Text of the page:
Back to Part 4...
What if we told straight men that going through only two or three years was "giving up" and that it may take many years for the changes to set in, that it would take finding the "right man", and that in the meantime, they had holding therapy and quality friendly time with women to fill their needs in healthy ways, but that they were not to date them? What if he were told that "infatuation" he feels for women on occasion is unimportant and but a hint of the lifelong intimacy he could find with a man? Would we be correct to believe that those who changed had proved that the process can and does work, that they are pioneers of change, or would it only prove that, given enough time and programming, you can convince people of just about anything? Does it even matter which it is as long as they feel 'happy' in the life they find?
The more clever purveyors of the theories insist same-sex attraction doesn't need to be cured: it needs to be fulfilled in healthy ways and is a very natural sign of the need for intimacy all men have. Nevermind that you could say something akin for hetero men who have failed to recognize or seek true intimacy with women in their lives, instead substituting sexual gratification or lust for real intimacy, perhaps partially because they've had no respected role models to teach them how. I suspect that for those who focus on developing their supposedly latent heterosexuality by building their masculine identity, these questions might be interesting but are disregarded as the musings of one who "hasn't experienced it firsthand".
Speaking of experiencing firsthand, I'd be interested to know what it's like on the other side of a mixed-orientation marriage. Maybe, if I lived in that society where same-sex relationships are the norm, I could date, fall in love with, and potentially marry a straight man who was trying to change and be homosexual or at least function in a same-sex relationship to live according to his beliefs. I've been attracted to a small handful of hetero guys, and the thought that one would be trying to change to be with me might be flattering and would probably increase my love for him more as I tried to be the kind of partner he needed to make our relationship work, saw him as needing my help and patience, and educated myself to know his needs and prepare for the challenges ahead. If he seemed really interested in me, enjoyed physical affection, even making out (the mechanics all worked, and he seemed to get passionate), we could talk in a meaningful way, he was honest and open with me...then maybe I'd try it.
I'm sitting here actually thinking I might, especially if I was feeling pretty fed up with trying to find the traits and values I wanted in a gay man. I mean, yeah, if an attractive straight guy who was "my type" and was trying hard to prepare himself for a meaningful same-sex relationship, and he had been sober from women for a while, I'd love to believe that was possible. And it wouldn't matter to me if many men had later gone on to fall back into being attracted to women and had affairs: I'd trust my man to do it right, to do what it takes. I tend to take the experiences of others into account and learn from those, but if I see discrepancies between my situation and theirs, I'm typically inclined to learn from those and adapt while trying it 'another way'. There's something very refreshing and intellectually stimulating about being part of a potentially pioneering group.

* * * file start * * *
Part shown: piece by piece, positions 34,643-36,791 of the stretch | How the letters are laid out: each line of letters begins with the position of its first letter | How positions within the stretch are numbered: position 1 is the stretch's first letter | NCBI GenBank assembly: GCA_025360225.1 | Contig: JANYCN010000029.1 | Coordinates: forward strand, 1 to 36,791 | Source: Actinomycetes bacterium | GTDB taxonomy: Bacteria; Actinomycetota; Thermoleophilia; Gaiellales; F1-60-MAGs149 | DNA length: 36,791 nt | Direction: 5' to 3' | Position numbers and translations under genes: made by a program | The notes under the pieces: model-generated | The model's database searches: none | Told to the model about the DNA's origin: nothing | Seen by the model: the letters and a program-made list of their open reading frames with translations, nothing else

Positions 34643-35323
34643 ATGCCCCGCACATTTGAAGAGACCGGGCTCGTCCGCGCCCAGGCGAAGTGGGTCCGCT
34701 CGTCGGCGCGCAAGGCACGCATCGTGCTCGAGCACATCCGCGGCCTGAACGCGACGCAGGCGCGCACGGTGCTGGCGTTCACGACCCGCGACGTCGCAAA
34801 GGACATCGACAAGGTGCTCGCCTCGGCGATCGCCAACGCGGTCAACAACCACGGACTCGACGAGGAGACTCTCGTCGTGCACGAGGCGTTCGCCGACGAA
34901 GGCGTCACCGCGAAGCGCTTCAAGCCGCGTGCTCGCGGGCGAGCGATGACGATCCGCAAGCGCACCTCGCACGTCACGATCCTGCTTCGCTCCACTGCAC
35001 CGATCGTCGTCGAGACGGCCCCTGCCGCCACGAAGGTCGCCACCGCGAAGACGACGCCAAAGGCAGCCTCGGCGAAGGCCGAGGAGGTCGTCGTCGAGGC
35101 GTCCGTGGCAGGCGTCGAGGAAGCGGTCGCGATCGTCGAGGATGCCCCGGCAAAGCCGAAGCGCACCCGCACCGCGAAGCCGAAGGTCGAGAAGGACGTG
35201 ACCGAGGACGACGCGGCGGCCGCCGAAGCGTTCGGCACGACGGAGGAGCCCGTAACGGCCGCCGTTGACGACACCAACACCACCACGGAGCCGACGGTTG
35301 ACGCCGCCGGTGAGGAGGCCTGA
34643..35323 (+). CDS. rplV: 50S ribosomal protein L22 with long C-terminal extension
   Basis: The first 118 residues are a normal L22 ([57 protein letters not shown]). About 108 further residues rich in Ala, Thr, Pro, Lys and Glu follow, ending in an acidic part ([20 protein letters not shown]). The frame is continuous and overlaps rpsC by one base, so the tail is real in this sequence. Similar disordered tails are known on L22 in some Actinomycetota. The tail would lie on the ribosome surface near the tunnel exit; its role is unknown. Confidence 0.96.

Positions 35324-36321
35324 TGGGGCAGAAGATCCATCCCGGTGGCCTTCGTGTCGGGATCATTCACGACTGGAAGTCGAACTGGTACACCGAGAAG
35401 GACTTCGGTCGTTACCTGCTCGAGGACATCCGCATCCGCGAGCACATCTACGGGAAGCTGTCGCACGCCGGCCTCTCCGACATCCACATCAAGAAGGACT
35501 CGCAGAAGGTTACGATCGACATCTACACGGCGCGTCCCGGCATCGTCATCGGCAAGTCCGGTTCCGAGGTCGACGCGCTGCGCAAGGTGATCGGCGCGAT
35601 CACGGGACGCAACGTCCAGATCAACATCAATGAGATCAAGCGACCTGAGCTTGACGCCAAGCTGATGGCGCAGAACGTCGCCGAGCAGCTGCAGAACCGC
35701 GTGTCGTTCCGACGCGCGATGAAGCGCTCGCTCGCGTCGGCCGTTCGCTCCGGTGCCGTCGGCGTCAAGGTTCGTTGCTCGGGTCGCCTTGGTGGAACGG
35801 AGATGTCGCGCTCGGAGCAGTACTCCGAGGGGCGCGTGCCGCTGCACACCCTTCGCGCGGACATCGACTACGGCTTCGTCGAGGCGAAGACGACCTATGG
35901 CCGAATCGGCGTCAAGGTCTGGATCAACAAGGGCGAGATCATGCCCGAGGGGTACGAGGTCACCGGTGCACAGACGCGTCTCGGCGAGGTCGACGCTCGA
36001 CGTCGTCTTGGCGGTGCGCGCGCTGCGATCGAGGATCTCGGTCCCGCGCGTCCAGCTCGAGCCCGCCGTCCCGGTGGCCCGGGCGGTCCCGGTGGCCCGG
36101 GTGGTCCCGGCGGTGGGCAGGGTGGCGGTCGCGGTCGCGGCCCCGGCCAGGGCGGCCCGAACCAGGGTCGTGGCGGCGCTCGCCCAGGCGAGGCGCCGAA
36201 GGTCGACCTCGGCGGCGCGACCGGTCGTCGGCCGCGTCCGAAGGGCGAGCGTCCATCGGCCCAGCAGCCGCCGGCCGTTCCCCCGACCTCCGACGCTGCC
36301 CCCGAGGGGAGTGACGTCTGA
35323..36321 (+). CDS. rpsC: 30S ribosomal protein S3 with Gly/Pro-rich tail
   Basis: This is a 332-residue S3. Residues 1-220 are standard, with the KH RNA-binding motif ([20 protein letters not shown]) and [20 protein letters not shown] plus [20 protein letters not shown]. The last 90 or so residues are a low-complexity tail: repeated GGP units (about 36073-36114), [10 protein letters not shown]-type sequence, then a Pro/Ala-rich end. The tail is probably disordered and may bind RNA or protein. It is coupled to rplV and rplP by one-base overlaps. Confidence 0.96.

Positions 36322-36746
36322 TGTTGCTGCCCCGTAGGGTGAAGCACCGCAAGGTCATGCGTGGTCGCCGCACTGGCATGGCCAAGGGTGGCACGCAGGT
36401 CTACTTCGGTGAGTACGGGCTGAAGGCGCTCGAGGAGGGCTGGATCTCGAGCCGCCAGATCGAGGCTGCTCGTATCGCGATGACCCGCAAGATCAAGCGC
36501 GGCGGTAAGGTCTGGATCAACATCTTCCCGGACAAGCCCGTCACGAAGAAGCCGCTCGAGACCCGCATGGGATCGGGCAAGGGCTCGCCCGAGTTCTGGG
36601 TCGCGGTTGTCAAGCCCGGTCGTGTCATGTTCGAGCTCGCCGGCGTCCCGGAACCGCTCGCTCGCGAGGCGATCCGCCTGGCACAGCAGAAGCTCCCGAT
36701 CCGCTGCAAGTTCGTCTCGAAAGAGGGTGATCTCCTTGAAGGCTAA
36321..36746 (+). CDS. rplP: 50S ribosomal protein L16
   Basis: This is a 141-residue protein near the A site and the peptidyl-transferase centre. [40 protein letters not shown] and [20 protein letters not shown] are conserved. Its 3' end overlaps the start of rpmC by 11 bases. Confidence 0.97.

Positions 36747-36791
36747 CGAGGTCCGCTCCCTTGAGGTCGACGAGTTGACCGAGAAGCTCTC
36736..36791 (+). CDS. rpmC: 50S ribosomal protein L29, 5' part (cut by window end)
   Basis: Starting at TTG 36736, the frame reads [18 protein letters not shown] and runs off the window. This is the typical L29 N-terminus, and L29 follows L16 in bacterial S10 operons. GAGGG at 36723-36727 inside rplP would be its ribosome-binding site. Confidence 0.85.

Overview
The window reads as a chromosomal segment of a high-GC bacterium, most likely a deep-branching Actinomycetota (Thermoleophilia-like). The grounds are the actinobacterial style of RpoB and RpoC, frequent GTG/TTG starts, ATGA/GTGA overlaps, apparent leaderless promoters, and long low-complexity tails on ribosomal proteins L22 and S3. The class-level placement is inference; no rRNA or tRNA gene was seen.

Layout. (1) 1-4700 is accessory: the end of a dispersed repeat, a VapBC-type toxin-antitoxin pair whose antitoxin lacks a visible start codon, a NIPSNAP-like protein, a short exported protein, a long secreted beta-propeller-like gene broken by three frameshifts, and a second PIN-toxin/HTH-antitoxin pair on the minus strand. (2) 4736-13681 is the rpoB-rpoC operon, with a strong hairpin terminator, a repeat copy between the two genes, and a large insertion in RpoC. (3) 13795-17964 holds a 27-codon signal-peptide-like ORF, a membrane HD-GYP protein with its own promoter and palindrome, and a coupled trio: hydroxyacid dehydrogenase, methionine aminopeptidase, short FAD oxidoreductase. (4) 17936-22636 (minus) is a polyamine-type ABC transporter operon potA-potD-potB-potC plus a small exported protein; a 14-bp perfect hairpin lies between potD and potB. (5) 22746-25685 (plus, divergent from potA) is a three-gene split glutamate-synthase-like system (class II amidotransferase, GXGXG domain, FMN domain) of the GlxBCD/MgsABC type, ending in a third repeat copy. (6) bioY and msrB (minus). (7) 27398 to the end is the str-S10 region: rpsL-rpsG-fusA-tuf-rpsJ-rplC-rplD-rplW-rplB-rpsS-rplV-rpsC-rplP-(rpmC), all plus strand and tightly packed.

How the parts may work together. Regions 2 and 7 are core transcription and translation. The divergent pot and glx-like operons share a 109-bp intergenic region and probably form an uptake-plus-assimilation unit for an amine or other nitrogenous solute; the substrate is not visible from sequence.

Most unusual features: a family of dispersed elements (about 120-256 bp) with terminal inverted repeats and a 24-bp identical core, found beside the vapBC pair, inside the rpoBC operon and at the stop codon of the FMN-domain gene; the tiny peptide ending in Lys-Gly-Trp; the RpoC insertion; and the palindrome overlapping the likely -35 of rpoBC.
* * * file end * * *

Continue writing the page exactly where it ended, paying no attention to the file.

I might even acquiesce to my man engaging in holding therapy done safely and to quality time with girls in safe, group settings...eh, but there's where the analogy breaks down a bit for me because there's something inherently different about being with the guys, even other gay guys, where we just relate in ways a typical guy and girl don't. Gatherings of gay guys aren't big ol' orgies: they're just guys' nights, often with froofier food and less grunting, maybe.
Assuming Straightie cared deeply about me, appreciated me, even enjoyed sexual intimacy with me, and loved spending time with me, then I'd be interested in making it work, if I'd fallen for him, even without that sun igniting in his soul as I'd felt, or his heart freefalling, or him wanting to be sexual with me nearly as much as I would with him (in a soul-bonding way, not a simply down-and-dirty way). But I question whether I should deal with it or should have to, or anyone else, for that matter. It seems a bit sad, to me, for someone I care about to be in a relationship with someone who doesn't feel for them what I've now felt, if I know the person I care about has felt it for the other person. But is the less "in love" love really 'less' or just...different? Relationships with completely equal kinds and intensity of "love" are probably rare even among straight folk, and being open to experience it for myself, if the opportunity comes, without deciding ahead of time what kind of "love" I can or will feel. There's maybe no way to know until you've been there, right?
...Continue to Part 6.